Survey Shows Distrust Between US and China

Politics

US China

The results of a new wide-ranging survey on U.S.-China relations were released Thursday by the Carnegie Endowment for International Peace.

The questions were targeted at multiple segments of the populations of both countries, including the general public and various elites (government officials, journalists, academics). The goal was to find out, as tensions rise between the two states, just how public opinion in both plays a role in their relationship.

According to the report, a big takeaway was that there exists substantial distrust on both sides and among the different groups. But even so, Carnegie points out

Despite this lack of mutual trust, only small minorities of all respondents in both countries saw the other country as an enemy. A majority of U.S. and Chinese elites and the American public as well as a plurality of the Chinese public viewed the other country as a competitor. Substantial minorities of all respondents saw the other country as a partner.

One striking difference was in how the two countries viewed their role in global affairs. While majorities in both the United States and China thought that “their own country should play a shared leadership role in the international system,” the balance of that “sharing” was a point of divergence. Americans largely thought their country should continue to be the dominant world leader while Chinese felt there should be a more equitable partnership.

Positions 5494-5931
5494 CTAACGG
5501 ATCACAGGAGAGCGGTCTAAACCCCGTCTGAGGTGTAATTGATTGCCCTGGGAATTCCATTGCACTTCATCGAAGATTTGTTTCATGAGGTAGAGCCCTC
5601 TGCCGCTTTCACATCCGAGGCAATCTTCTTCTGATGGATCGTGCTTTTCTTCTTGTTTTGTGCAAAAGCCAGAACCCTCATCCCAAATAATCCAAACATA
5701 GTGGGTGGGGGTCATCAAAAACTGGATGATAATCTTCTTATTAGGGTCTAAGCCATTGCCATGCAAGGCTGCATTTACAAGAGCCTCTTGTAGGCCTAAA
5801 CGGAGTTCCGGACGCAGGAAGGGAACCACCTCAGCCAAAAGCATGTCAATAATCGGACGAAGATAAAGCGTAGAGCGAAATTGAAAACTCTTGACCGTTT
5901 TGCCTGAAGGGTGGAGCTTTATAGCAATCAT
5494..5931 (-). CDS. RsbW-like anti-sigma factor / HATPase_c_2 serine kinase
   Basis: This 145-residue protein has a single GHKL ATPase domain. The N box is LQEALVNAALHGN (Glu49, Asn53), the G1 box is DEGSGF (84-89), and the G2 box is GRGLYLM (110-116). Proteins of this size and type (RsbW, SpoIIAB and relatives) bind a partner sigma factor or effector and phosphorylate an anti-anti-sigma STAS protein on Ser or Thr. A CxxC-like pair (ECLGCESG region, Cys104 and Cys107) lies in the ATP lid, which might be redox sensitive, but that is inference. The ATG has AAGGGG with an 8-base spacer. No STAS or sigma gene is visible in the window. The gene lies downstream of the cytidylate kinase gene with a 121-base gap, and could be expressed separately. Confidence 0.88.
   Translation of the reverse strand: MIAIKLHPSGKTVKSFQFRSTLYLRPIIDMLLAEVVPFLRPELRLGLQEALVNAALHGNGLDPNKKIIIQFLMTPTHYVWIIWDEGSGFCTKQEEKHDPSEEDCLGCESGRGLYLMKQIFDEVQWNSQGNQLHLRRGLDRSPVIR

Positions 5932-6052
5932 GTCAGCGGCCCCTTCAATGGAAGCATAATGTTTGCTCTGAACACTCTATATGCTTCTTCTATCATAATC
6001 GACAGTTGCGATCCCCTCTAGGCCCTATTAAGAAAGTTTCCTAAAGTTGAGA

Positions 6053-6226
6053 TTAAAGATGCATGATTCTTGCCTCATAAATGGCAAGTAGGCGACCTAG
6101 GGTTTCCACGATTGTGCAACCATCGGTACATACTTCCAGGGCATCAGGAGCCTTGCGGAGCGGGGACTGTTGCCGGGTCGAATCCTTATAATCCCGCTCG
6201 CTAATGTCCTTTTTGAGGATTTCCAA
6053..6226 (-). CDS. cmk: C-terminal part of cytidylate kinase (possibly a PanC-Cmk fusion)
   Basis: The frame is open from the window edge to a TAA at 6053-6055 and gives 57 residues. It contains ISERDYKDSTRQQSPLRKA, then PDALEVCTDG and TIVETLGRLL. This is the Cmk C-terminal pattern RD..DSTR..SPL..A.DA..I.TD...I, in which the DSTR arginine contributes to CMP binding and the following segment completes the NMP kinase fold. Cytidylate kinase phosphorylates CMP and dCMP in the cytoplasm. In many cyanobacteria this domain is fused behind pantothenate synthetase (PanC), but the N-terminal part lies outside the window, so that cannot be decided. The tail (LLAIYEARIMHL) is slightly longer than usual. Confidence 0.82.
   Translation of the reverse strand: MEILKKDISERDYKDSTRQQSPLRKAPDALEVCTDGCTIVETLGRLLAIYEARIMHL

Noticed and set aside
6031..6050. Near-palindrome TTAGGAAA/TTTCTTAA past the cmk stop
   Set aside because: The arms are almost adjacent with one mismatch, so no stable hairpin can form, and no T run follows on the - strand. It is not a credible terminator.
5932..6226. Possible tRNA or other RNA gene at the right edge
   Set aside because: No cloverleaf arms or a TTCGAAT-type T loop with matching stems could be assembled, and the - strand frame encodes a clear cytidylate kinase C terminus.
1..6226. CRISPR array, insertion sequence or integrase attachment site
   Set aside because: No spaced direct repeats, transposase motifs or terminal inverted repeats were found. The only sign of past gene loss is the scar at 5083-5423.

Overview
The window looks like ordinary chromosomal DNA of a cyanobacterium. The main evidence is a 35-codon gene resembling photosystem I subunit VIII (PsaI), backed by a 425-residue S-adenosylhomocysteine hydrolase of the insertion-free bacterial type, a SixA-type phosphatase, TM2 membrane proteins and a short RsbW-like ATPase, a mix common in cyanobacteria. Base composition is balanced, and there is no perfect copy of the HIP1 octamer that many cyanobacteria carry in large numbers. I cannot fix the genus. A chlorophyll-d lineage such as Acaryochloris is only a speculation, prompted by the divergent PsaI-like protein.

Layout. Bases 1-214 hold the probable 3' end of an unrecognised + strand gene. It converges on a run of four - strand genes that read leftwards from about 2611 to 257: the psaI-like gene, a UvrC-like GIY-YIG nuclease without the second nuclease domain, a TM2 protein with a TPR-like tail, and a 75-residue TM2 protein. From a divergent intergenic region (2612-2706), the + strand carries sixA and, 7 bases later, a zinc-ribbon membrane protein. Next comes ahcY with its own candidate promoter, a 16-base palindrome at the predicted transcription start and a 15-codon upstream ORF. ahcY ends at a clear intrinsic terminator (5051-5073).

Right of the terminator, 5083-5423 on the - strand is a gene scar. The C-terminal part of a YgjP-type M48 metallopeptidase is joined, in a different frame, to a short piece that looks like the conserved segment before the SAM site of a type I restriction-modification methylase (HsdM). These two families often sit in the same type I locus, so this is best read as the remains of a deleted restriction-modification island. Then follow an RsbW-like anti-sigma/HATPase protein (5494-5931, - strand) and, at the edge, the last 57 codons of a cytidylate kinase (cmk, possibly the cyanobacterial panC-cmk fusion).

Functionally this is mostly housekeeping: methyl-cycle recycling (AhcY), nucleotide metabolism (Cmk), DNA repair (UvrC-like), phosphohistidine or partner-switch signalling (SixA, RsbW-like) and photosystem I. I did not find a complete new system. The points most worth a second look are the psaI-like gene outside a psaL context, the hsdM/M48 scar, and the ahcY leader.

The Washington Post, in its early report on the findings, made a special note of this:

In fact, surprisingly sizable minorities among China’s government elites — 21 percent — and military elites — 12 percent — said China should play no worldwide leadership role at all. By contrast, not a single respondent in the U.S. elites surveyed said the United States should play no leadership role.

While the results are interesting, and certainly valuable for shedding some light on what can be sometimes opaque public opinion picture in China, the Post notes a few caveats that make definitive comparisons a bit problematic.

Ultimately, they were able to survey only military scholars in China, who were often members of the People’s Liberation Army but did not include any operational or retired personnel or officers. On the American side, retired military officers were interviewed.

The Chinese government officials surveyed were primarily provincial and municipal officials and did not include many central government officials. By comparison, the U.S. government elites surveyed consisted of current officials at the national level, mostly from the executive branch.

So there might be some good lessons here, and it’s a good first cut at what could be an important gauge of public sentiment in the years to come, but take it with a helping of salt for now.

[photo credit: thewamphyri]

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